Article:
Saudi Arabia has accused Vladimir Putin of hypocrisy after he sent a letter to the Arab League supporting the peaceful “resolution of all problems” it claims Russia is fuelling in the Middle East.
In a letter read out to delegates at the summit in Egypt on Sunday, the Russian President condemned extremist groups including Isis for undermining regional security, attacking civilians and destroying cultural heritage.
“We support the Arabs' aspirations for a prosperous future and for the resolution of all the problems the Arab world faces through peaceful means, without any external interference,” he wrote.
His comments came after Saudi-led air strikes pounded rebels in Yemen, reportedly destroying every one of their fighter jets in the country in bombing that killed dozens of people.
The Saudi Foreign Minister Prince, Saud al-Faisal, reprimanded Mr Putin for Russia’s continuing shipments of arms to the Syrian government.
It has supported President Bashar al-Assad’s forces with weapons including armoured vehicles, drones and guided bombs, throughout the country’s four-year civil war.
Mr Putin defended the flow of arms, which started long before Isis emerged as a separate group, in the wake of numerous allegations of war crimes by al-Assad’s forces.
“He speaks about the problems in the Middle East as though Russia is not influencing these problems,” Mr al-Faisal told the Arab League after the letter was read out.
“They speak about tragedies in Syria while they are an essential part of the tragedies befalling the Syrian people, by arming the Syrian regime above and beyond what it needs to fight its own people.
“I hope that the Russian president corrects this so that the Arab world's relations with Russia can be at their best level.”
Relations between Saudi Arabia and Russia have faltered over Moscow's support for al-Assad, who Riyadh opposes.
In pictures: Syria conflict
In pictures: Syria conflict
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Syrians carry children amid debris following a air strike by government forces in the northern city of Aleppo
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A Syrian man carries a girl on a street covered with dust following a air strike by government forces in the northern city of Aleppo
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Syrians react as they stand amid debris following a air strike by government forces in the northern city of Aleppo
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A Syrian man carries a girl amid debris following a air strike by government forces in the northern city of Aleppo
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An injured Syrian man walks out from the rubble of a destroyed building following a air strike by government forces in the northern city of Aleppo
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A Syrian woman makes her way through debris following a air strike by government forces in the northern city of Aleppo
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People stand on the rubble of collapsed buildings at a site hit by what activists said was a barrel bomb dropped by forces loyal to Syria's President Bashar al-Assad, in the Al-Fardous neighbourhood of Aleppo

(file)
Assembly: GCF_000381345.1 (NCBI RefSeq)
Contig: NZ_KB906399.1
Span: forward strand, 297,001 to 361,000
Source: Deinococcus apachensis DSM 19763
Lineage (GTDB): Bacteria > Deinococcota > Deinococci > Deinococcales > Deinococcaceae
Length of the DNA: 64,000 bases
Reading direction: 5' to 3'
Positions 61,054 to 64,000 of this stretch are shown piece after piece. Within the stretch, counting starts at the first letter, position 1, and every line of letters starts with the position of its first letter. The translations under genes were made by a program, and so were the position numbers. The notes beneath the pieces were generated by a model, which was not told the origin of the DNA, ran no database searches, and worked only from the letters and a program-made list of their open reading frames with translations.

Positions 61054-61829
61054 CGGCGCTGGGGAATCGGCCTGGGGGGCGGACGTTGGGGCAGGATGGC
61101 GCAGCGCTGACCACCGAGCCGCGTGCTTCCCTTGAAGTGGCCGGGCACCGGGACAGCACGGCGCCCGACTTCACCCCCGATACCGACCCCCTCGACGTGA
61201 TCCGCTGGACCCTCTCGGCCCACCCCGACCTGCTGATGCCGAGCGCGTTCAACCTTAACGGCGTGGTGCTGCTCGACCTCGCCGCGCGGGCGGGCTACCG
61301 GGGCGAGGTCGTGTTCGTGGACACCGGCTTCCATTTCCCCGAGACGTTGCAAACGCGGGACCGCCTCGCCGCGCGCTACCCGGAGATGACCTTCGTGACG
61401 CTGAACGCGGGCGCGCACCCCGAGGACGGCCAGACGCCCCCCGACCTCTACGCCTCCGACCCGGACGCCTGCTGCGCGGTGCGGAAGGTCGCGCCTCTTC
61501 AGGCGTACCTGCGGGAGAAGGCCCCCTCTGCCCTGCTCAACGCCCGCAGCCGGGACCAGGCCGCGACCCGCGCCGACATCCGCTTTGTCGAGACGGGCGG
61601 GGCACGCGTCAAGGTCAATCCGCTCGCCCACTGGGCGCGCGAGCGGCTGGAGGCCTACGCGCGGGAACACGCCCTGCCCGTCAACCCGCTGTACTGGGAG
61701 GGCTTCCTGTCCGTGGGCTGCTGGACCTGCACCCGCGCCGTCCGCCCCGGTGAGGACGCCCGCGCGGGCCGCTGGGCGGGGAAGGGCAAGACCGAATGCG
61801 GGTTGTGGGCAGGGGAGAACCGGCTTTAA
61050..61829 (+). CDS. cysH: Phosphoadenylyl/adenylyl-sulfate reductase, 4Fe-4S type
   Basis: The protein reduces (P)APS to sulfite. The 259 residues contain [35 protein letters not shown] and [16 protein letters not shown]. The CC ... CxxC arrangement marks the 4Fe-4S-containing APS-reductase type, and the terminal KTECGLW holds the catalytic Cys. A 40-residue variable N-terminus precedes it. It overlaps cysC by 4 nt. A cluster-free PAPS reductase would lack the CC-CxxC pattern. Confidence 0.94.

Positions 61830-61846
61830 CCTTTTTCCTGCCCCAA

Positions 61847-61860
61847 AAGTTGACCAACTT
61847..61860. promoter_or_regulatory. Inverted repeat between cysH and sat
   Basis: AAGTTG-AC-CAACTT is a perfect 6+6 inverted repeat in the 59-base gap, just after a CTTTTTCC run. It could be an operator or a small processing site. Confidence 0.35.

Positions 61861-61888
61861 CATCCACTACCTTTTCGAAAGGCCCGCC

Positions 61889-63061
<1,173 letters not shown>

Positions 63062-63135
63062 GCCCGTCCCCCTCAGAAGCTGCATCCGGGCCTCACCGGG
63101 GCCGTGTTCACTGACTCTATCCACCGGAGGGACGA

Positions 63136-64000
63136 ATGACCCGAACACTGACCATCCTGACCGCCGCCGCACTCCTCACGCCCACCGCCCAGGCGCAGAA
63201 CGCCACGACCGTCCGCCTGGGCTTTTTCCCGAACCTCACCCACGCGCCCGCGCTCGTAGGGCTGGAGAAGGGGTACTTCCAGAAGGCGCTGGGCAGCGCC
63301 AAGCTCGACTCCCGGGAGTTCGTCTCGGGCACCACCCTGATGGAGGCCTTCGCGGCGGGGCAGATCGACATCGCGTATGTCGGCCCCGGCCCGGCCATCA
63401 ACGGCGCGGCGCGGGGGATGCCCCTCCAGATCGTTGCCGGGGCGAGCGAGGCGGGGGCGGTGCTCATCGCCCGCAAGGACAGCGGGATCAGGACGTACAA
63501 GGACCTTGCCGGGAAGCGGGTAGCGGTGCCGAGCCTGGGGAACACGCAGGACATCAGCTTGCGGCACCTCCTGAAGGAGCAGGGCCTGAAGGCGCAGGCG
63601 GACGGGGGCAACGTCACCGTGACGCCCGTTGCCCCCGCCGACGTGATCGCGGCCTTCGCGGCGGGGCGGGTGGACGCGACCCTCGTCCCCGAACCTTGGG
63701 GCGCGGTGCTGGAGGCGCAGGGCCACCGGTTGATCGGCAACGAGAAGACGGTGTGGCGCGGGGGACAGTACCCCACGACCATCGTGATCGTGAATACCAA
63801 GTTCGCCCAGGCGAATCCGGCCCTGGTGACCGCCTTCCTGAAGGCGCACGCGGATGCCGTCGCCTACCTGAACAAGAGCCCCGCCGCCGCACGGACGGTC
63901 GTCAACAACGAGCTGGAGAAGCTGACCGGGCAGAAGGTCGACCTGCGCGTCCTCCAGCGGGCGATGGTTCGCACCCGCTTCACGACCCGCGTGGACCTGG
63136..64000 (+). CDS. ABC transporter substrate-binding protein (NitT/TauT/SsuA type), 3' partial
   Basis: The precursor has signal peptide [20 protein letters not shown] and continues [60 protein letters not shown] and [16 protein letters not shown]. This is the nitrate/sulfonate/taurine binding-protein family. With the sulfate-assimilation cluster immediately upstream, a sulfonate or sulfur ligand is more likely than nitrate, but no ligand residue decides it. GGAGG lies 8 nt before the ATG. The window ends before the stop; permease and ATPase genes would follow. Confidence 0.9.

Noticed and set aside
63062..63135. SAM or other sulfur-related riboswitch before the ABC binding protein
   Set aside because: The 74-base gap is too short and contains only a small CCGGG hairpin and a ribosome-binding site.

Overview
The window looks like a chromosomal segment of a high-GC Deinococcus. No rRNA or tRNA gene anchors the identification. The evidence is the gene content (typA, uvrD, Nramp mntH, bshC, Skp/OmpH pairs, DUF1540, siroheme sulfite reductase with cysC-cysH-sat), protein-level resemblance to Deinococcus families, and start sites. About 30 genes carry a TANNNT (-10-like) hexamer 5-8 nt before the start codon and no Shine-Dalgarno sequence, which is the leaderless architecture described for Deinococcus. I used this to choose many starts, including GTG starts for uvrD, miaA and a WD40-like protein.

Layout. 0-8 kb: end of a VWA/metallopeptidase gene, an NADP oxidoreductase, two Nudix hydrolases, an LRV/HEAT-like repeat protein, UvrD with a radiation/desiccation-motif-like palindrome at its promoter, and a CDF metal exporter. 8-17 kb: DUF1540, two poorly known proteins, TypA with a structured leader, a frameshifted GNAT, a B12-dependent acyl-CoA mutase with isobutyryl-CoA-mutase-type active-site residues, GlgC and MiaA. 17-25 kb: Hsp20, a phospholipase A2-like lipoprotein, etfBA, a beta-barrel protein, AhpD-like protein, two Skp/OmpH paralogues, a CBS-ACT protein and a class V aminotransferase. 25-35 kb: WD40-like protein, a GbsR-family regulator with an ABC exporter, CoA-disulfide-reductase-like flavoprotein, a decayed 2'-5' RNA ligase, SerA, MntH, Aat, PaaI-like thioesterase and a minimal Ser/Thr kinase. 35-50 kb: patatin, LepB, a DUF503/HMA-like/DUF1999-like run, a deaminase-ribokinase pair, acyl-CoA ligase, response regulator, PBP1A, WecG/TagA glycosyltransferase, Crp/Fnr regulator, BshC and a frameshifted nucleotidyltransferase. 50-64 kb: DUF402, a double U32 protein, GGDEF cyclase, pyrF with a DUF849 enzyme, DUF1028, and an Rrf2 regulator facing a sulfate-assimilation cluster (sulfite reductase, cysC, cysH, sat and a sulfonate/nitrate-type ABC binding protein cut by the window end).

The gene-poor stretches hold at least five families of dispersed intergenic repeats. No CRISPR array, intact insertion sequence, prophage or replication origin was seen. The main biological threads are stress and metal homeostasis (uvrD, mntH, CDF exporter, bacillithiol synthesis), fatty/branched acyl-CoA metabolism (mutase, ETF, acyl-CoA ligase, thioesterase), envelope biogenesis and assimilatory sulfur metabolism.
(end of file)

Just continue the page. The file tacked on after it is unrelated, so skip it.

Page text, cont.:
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Syrian residents stand amid the rubble of destroyed buildings
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A Syrian resident grasps a mattress amid rubble in the al-Firdous neighborhood of the northern city of Aleppo
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A bullet-riddled parking sign stands amid debris in a deserted street leading into the old city of Homs
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A general view shows abandoned buildings on a deserted square in the old city of Homs after Syrian government forces regained control of rebel-controlled areas
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A mosque is pictured through shattered glass in the old city of Homs, as rebel fighters withdrew from the city centre in line with a negotiated withdrawal deal with the government after having held out under tight siege for nearly two years
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Buses carrying Free Syrian Army fighters leaving Homs. Exhausted and worn out from a year-long siege, hundreds of Syrian rebels left their last remaining bastions in the heart of the central city of Homs under a cease-fire deal with government forces. The exit of some 1,200 fighters and civilians will mark a de facto end of the rebellion in the battered city, which was one of the first places to rise up against President Bashar Assad's rule, earning it the nickname of "capital of the revolution"
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Syrian government forces hold up a portrait of President Bashar al-Assad (L) while others raise the national flag on top of a pole in the old city of Homs
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Forces loyal to Syria's President Bashar al-Assad run through Aleppo's Bustan al-Qasr crossing after their release by rebels. They were freed as part of a larger deal which saw the last remaining Syrian rebels in central Homs city evacuate their positions and free captives in several locations in northern Syria
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A Syrian woman and two children walk past heavily damaged buildings in the northern city of Aleppo